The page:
Nothing says "spring" quite light having invasive Marmorated Stink-Bugs emerge from crevices in our walls. We used to mostly see Box-Elder Bugs (or similar bugs that aren't properly Box-Elder Bugs, some time ago Don Boucher posted a guide to the three main species), but Marmorated Stink-Bugs have quickly become the main ones that we see. When squashed or otherwise disturbed, these bugs emit an odor that to me smells a lot like fresh cilantro.
This evening when I poured a glass of pilsner, I was surprised to notice a very strong smell of cilantro coming from the glass. Sure enough, there was a Marmorated Stink Bug caught in the foam, so I fished it out. Looking on-line and seeing nothing to suggest that these bugs are toxic, I went ahead and drank the beer.
The bug certainly imparted an interesting bouquet to the beverage! Perhaps it might even be marketable.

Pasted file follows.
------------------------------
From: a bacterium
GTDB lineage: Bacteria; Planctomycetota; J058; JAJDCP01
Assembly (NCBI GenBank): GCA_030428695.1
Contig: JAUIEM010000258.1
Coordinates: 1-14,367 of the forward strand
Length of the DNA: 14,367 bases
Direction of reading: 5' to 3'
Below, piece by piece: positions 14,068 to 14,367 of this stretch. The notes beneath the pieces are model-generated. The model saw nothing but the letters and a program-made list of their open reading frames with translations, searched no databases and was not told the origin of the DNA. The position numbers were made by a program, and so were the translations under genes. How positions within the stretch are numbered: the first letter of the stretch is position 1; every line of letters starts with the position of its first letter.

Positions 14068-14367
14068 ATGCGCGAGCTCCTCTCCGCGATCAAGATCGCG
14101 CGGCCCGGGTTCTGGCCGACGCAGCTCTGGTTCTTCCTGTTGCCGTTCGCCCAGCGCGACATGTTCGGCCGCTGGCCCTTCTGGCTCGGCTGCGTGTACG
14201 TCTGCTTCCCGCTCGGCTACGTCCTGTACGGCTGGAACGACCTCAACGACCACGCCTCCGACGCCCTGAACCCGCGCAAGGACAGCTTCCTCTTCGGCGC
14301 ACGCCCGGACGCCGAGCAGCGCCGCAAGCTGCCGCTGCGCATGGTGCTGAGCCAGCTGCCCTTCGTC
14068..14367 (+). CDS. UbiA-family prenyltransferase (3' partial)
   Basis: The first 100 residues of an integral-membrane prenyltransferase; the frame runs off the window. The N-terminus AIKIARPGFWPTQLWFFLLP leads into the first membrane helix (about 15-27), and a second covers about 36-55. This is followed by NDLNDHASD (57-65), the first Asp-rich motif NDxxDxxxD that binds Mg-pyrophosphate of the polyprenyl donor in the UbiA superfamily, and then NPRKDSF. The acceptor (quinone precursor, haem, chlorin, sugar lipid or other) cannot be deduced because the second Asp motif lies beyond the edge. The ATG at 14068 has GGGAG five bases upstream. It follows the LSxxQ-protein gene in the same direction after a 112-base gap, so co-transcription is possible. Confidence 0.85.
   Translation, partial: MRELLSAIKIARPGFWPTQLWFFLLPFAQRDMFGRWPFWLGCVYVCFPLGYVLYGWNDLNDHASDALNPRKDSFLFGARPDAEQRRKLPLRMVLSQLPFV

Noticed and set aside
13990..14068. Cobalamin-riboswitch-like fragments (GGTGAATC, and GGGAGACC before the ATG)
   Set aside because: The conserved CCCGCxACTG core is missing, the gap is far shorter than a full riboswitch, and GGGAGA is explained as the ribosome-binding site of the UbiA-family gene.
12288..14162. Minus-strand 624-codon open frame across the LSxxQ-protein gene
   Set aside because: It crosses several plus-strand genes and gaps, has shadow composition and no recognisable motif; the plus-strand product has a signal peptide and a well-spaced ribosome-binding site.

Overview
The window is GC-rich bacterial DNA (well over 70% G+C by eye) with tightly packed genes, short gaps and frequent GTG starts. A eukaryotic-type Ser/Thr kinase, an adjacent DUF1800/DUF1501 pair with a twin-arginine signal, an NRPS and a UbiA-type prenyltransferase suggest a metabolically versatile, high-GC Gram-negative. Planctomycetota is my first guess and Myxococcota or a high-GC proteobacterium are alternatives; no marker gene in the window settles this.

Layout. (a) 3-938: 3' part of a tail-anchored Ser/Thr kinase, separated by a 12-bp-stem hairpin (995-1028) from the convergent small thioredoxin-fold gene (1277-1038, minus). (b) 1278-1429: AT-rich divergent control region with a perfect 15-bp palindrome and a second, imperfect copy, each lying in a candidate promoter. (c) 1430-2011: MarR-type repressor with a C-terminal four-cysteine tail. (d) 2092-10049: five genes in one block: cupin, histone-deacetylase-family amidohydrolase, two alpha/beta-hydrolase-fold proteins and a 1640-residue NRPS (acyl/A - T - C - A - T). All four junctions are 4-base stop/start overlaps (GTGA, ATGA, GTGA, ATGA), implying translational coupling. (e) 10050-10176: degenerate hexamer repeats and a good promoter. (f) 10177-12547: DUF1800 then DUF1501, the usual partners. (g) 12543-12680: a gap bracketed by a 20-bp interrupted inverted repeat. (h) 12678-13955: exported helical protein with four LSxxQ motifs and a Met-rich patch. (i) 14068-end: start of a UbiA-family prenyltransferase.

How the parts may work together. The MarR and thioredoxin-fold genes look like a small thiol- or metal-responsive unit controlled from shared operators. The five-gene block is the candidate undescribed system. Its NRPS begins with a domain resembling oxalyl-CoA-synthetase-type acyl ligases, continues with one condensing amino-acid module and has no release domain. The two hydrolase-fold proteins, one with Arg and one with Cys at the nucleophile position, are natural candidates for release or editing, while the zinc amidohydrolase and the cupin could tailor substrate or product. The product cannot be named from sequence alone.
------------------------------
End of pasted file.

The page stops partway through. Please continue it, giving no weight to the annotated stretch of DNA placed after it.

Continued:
If I experience no ill effects, I'm tempted to bring this idea to the next "Eradication By Mastication" event for the Institute of Applied Ecology. Granted, it would take a lot of beer consumption to eradicate this invasive species at the rate of one bug per glass ... and this particular bug seems to have survived its "heady" experience.
Other local happenings include Turkey Vultures daily (for the past three days), and two Red-breasted Sapsucker males drumming close to each other, then chasing each other around with two other sapsuckers (presumably females) in the mix, up on the forested ridge.
A pair of House Sparrows seem to have a nest going high up in a utility pole, in a cavity that sapsuckers created and nested in a couple of years ago. Usually I manage to discourage them from nesting in our nest boxes lower down, but this cavity is too high up. I'm only seeing the female out for brief moments during the day, before she flies back to the cavity, so I'm guessing that she's incubating now.
Tampico Ridge north of Corvallis